Sen. Barack Obama, D-Ill., Sen. John McCain, R-Ariz. and Pastor Rick Warren, greet parishioners during a non-debate forum moderated by Warren at the Saddleback Church in Lake Forest, Calif. (AP Photo)

Previously on this site we have discussed the issue of whether or not such political events should be held in church venues, and both pro and con opinions have been voiced. I wish to disregard that facet of the question today, but I am curious to hear your take on this meeting. Did you listen or watch? What is your opinion?

In my judgment it was an excellent affair, timely, and with pertinent, probing questions asked and–for the most part–answered. It was an interesting approach. Senator Obama had drawn to be first, and for an hour, with Senator McCain not present or hearing his answers, Pastor Warren had asked him questions. After an hour, Senator McCain was presented to the crowd, and was asked the same questions.

It was an intriguing, enlightening presentation. I’d like to hear from you, and along the way, I will probably add other comments.

More pictures here.

America Christianity/Religion Patriotism Political insight Religion

How Much Should Churches Engage in Politics?

It is important to me that I consider how far Christians and churches should be involved in politics. I question myself concerning the matter frequently, and of others occasionally, and (in a fashion) I blogged about it here. So of course I am interested in this article in which it is reported that Pastor Rick Warren has engaged Senators John McCain and Barack Obama to speak at his church.

One of our conversations when my oldest son, Steve, and I were together last week, was of this subject, and it sprang from a remark Steve made as we discussed the tragic condition of our world.

“We’ve stood by and let evil take over, Mom,” he said, and then gave me some examples.

“Part of the reason for that, Steve, is that for years, it seems the church was advised to not be directly involved in politics.” It wasn’t a long conversation, and we soon moved to something else.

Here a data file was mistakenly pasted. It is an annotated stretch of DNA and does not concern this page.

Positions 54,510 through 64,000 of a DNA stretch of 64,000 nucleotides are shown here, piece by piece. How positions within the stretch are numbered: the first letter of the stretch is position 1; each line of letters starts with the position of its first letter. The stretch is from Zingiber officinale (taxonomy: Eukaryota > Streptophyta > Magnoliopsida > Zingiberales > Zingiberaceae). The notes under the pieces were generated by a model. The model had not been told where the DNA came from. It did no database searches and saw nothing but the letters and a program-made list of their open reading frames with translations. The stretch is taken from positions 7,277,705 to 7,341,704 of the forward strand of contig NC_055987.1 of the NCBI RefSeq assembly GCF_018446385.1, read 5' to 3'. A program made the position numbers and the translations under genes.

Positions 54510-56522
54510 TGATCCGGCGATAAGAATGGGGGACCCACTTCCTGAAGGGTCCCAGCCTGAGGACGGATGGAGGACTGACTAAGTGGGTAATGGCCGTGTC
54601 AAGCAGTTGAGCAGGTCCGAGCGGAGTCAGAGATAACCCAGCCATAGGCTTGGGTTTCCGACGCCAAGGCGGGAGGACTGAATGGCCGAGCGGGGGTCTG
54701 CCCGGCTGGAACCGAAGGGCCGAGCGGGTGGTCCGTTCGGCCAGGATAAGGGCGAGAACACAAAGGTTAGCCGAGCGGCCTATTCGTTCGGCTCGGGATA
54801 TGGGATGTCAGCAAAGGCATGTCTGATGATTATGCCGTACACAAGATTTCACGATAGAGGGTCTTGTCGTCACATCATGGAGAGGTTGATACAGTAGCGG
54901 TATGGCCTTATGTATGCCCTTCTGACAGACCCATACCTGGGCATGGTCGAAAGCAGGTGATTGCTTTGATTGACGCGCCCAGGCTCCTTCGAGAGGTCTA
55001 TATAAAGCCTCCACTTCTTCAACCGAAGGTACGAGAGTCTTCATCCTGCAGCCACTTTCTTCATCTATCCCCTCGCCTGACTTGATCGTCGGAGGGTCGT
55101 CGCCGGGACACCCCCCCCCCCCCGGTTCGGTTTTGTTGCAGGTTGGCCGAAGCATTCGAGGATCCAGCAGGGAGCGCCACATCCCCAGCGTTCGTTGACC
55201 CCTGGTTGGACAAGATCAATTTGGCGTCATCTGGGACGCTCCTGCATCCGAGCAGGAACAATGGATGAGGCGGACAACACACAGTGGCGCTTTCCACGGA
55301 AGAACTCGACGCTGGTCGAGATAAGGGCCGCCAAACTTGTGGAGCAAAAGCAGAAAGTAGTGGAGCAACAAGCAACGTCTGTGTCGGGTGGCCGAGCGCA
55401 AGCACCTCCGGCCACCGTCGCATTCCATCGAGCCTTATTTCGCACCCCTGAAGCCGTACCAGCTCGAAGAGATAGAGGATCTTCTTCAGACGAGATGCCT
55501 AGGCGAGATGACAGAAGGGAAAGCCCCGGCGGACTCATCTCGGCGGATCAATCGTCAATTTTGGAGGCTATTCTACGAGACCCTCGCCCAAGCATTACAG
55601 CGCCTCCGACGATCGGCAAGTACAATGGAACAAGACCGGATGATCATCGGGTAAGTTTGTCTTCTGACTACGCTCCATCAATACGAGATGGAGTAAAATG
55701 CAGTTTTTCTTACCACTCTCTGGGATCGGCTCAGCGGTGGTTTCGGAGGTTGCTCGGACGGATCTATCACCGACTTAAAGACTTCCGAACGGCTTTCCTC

Do you have an opinion about this? Is this something churches should be doing? Should Christians be involved in politics? Isn’t it a logical place for Christians to function? Shouldn’t we care about the direction of our country? of our world? Or should we merely listen and read and form opinions so that we can be responsible voters? Should we continue to focus on spreading the gospel to a lost world and leave the activist political work to others?

Rick Warren leads ‘Global Summit on AIDS and the Church’ at his Saddleback Church in Orange County, Calif., in November (WND photo)

Rick Warren’s Southern California megachurch announced today it will host the first joint campaign appearance of Sens. John McCain and Barack Obama.


Warren will moderate the event with the presumed Republican and Democratic presidential nominees Aug.16 at Saddleback Church’s Civil Forum on Leadership and Compassion.

“This is a critical time for our nation and the American people deserve to hear both candidates speak from the heart – without interruption – in a civil and thoughtful format absent the partisan ‘gotcha’ questions that typically produce heat instead of light,” Warren said in a statement.

Warren, founding pastor of the 22,000-member church, said the primaries “proved that Americans care deeply about the faith, values, character and leadership convictions of candidates as much as they do about the issues.”